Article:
Development Policies, Institutions Improve in Few African Countries


  • An analysis of development policies and institutions in 38 Sub-Saharan African countries shows that while some countries have increased support for growth and poverty reduction, most saw no change or a decline in their Country Policy and Institutional Assessment (CPIA) scores
  • The average 2015 CPIA score for Sub-Saharan Africa was 3.2 out of 6, which is the same as 2014
  • Rwanda continues to lead the region with a score of 4.0, followed by Cabo Verde, Kenya, and Senegal all with a scores of 3.8, while more than one-fifth of countries registered scores between 3.5 and 3.7

ABIDJAN, June 28, 2016 — A new assessment of the quality of government policies and institutions that support growth and poverty reduction in Africa shows some progress for a few countries but flat or deteriorating scores for the majority, according to a new World Bank Review.

The latest Country Policy and Institutional Assessment (CPIA) for Africa describes the progress made in low-income African countries to strengthen their policies and institutions that help to spur better development outcomes.

The CPIA evaluates countries on a scale of 1–6 (with 6 as the highest and 1 as the lowest) using 16 indicators in four areas to determine a country’s final score. These areas include economic management, structural policies, policies for social inclusion and equity, and public sector management and institutions.

The results show the overall score for Africa was 3.2, the same as last year. Out of 38 countries assessed, seven saw an improvement in the overall evaluation of their institutions that matter for development. These gainers are Ghana, Zimbabwe, Central African Republic, Chad, Comoros, Guinea, and Niger. Twelve countries saw a deterioration in their CPIA score, with Burundi and The Gambia seeing the sharpest declines.

A weakened global economic environment was the backdrop for these developments. The impact of a more difficult economic environment on the scores pertaining to economic management was particularly visible. A more difficult external environment and reduced policy buffers heightened economic vulnerabilities in several countries. In this context, thirteen African countries saw their scores measuring economic management policies decrease.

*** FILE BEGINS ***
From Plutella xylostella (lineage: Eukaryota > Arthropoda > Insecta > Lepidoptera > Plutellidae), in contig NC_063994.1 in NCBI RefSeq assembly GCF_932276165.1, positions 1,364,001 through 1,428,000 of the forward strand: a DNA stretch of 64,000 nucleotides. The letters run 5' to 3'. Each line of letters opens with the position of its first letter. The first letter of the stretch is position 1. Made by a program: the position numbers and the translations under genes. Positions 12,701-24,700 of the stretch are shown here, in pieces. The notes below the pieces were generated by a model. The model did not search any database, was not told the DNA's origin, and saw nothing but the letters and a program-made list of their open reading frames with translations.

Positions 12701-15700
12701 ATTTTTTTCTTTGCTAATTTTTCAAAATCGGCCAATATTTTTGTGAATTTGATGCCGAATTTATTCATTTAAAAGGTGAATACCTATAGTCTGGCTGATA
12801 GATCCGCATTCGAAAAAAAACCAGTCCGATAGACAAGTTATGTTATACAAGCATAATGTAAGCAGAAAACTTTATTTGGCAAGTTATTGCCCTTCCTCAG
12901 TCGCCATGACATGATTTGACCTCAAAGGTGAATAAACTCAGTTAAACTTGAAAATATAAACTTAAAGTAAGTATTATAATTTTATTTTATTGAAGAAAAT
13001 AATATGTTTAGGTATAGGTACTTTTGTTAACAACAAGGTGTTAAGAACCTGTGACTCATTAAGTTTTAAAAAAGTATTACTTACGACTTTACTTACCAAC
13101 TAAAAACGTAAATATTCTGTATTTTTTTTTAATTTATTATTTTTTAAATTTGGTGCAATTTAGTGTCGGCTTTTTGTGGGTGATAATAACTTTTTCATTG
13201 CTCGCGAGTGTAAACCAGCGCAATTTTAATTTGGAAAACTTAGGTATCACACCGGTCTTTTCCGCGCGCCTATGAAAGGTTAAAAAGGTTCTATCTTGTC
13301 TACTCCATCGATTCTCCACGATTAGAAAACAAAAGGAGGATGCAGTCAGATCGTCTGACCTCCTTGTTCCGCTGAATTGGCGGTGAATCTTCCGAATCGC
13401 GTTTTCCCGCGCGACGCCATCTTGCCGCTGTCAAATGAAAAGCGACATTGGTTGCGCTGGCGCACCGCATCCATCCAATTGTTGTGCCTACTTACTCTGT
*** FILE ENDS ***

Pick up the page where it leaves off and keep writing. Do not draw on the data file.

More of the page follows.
CPIA scores are used to measure the institutional context in which development programs are implemented, as well as to determine the allocation of zero-interest financing for the countries eligible for support from the International Development Association (IDA), the World Bank Group’s concessional fund for the world’s poorest countries.

Progress for some countries, slippages for others

Rwanda was once again the continent’s top performer, registering a 4.0 overall CPIA score. Cabo Verde, Kenya, and Senegal scored an overall 3.8 score. Eritrea and South Sudan were at the low end of the range, with slippages in several policy areas edging down their scores to 1.9.

The latest assessments indicate that the encouraging trend in governance registered in 2014 has stalled. Nearly one-fourth of African countries saw an improvement in this category last year, this time around only seven did. On the other hand, there were gains in the quality of public financial management and property rights in Comoros and Ghana, helping them to improve their governance scores. 

“The decline in performance was particularly evident in Burundi and South Sudan,” said Punam-Chuhan Pole, World Bank lead economist and author of the report. “The escalation of violence and political and ethnic conflict underscore the need to address the drivers of fragility and to make public institutions more accountable for delivering human development services, security, and justice to citizens.”

There were fewer country-level movements in the other clusters measured by the CPIA.

This year, the report notes a convergence in the average score for Sub-Saharan Africa’s IDA countries with that of all IDA countries in the world.

Fragile countries continue to lag behind non-fragile countries in the continent, as the latter have comparable scores to non-fragile countries around the world. At the same time, fragile African countries lag comparable countries outside the region, with their scores on governance driving down their overall scores.